Thursday, August 23, 2012


Being a writer, I’m always interested in how words are used. Yesterday, as I was heading for a ‘girlfriend lunch’ with one of my girlfriends, Marie, we discussed this very thing. She was surprised the day before when her three-year-old granddaughter became word confused when shown Grandma’s new pocketbook. She turned to ask Mom what Grandma meant and Mom said ‘purse.’ It made me chuckle. My mother-in-law called her purse a pocketbook and when I first heard it I was confused, too. Especially since she’d left the ‘t’ back in the Bronx from whence she hailed pronouncing it ‘pock –a – book.’ To me a pocketbook was a paperback book with a little kangaroo logo on the spine. To her a purse was the amount of money up for grabs at the race track. Nowadays the trend is to say handbag. Much better.

During our brief stint in New Jersey we loved to order subs from our favorite deli. Sub is short for submarine sandwich and the term makes sense because that’s what they look like. You've seen lots of Navy submarines with lettuce hanging out the sides, haven't you? Anyway, I've subsequently learned what these long sandwiches are called in other parts of the Northeast; torpedoes, hoagies and grinders. I'm told there's something similar out Binghamton way called 'speedies.' Marie told me that. I think it's a po' boy in the South and who knows what they're called in Montana or Florida?

In Northern Minnesota, where I was born, Coke, Pepsi, Orange Crush etc. is called ‘pop.’ When Dad hauled us all out to live in Southern California we carried that term with us and had no problems. However, years later when my husband hauled us back to New York, I learned to call these carbonated beverages ‘soda.’ Once, on a return visit – with husband and kiddies – to Minnesota, I asked our picnic hostess for a soda. She thought I had an upset stomach thinking I meant bicarbonate of soda. Smack on the forehead – “Oh, I mean pop,” I said. She handed me a root beer.

Here are a few other words that sound different but mean the same.

Dungarees – jeans. My husband still calls them dungarees.

Sneakers – tennis shoes, Keds.

Capri’s – cropped pants.

Valise – suitcase or luggage. My father-in-law always carried a valise.

Victrola – i-pod. Okay, I skipped a couple of incarnations here for what we call our music delivery system. Think record player, cassette player, tape player and CD player. They all came first.

It occurs to me that brand names were once used to describe commonly used items like Kleenex and Vaseline. That was long ago and far away, though, and we tend to use generic terms like ‘tissue’ and ‘petroleum jelly’ now that there are gazillions of brands to choose from.

I've barely scratched the surface here but would love to know some other regional names for the things we use in common all over the country. Any come to mind?

Image: John Kasawa                                          Free Digital Photos


  1. I can still remember the first time I heard someone call Pop, Soda. I thought they were insane! We have "speedies" here, Binghamton is just an hour away, and they are little bite sized chunks of spicy marinated chicken on any type of roll but I think of them on a small hoagie or sub, which is the term most people use here. As my mother always loved to tell her children, To each his own (usually with an eye roll!)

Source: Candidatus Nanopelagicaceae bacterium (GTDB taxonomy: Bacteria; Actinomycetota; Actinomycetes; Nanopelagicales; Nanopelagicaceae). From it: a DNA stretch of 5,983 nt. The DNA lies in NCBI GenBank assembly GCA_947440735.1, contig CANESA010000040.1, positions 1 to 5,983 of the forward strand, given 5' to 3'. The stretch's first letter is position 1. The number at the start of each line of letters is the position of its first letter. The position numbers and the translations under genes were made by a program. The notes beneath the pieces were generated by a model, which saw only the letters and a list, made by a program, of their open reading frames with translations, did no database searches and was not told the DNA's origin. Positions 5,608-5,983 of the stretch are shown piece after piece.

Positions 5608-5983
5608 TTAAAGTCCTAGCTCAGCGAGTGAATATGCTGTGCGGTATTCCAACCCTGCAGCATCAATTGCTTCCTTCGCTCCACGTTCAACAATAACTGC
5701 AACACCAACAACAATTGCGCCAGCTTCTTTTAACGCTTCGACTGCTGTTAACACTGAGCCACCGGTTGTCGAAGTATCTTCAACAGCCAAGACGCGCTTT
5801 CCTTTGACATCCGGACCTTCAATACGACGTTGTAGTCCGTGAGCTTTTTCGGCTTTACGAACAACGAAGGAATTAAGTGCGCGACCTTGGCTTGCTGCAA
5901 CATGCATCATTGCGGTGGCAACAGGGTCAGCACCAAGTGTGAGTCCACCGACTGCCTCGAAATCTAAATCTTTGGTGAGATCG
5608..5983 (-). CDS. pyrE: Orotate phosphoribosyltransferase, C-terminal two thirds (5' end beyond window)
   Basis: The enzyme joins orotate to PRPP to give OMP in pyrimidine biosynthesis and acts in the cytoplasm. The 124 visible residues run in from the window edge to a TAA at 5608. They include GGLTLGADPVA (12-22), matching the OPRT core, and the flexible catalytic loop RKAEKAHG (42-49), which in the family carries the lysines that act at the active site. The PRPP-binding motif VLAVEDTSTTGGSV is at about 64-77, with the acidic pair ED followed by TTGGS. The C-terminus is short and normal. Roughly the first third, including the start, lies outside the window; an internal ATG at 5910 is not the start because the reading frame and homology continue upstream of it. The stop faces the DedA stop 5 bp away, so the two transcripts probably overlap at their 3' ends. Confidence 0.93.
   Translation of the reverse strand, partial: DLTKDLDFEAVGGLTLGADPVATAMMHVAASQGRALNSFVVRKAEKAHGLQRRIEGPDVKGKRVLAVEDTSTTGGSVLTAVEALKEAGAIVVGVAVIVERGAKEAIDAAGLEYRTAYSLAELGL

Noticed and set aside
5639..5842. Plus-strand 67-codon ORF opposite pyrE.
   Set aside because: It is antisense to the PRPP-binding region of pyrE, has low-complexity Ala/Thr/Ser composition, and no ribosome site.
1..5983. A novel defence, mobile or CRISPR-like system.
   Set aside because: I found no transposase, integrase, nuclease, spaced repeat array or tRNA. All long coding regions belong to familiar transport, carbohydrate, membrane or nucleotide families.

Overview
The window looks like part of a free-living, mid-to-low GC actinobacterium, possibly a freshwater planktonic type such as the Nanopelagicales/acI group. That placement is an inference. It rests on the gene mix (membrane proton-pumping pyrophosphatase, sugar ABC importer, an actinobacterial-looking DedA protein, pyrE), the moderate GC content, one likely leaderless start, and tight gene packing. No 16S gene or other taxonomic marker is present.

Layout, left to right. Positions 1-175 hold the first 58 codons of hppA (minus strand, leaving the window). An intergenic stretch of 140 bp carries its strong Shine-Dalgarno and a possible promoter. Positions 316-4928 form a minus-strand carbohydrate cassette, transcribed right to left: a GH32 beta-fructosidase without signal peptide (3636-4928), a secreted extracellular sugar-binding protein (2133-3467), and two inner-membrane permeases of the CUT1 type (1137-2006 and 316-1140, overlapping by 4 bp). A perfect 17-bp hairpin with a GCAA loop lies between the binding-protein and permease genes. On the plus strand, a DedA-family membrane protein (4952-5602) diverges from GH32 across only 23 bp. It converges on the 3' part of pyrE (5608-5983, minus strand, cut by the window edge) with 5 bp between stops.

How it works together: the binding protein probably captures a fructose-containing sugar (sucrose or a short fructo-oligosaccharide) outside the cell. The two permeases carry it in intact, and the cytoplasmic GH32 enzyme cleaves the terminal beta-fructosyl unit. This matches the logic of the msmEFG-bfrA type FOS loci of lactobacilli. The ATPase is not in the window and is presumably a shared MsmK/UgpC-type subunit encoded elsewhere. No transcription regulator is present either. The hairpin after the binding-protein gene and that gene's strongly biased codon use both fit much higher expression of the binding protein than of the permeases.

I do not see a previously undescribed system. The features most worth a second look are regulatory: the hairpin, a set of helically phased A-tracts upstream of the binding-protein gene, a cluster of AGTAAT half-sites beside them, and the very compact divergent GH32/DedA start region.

1. Christine, I guess it's technically 'soda pop,' just pick your version, huh? Now that I think about it, my in-laws are the ones who introduced the term 'soda' to me and they brought the term with them to upstate. Thanks for chiming in!

  2. How abour some different terms from England. For starters:
    Popsicle = ice lolly
    Candy = sweets
    Cookies = biscuits

    My sister-in-law smiled and thought "candy" was such a pretty word.

    1. Brolly - umbrella. Bonnet - hood of the car. Boot - trunk of the car. Torch - flashlight. Knickers - um, undies. Cuppa - cup of tea. Gosh, I wonder if I watch too much British programming. LOL Thanks, Marion!

  3. Jennifer Brown BanksAugust 25, 2012 at 6:52 AM

    Interesting topic, Susan. Thanks for sharing. :-)
    My mind is too exhausted to come up with anything...LOL

    1. Jennifer, I know exhausted! I'm getting ready for out of town company, (shopping, cleaning, meal and entertainment planning), a new roof is going on as I speak and I'm trying to think of something brilliant to write. Agh. It can wear you down. So glad you popped in anyway. Hugs.

    2. And I've been caring for kids on and off all week. =0)

  4. Hi, Susan:

    Having lived in a few different states, I was made aware that there are certain terms I heard growing up that don't carry over from state to state. Here they are for your reading enjoyment:

    -Just the word "pies" for pizza pies. When going to the pizzeria to buy an entire pizza pie, you'd order a "pie," not a "pizza pie."
    -"Zeppole" for fried pizza dough
    -"Skeevy" for something gross
    -"Going down the shore" for going to the beach
    -And yes, "pock-a-book" for pocketbook. I can't pronounce the word "pocketbook" with the "t" without feeling like I'm mispronouncing it. ;-)

    Interesting topic. Be well...

  5. Hi Janette, In California we always went to'the beach,' and we took our 'purse.' =0) There's nothinng I love more than finding out how words are loved and used. Thank you so much for your interesting input.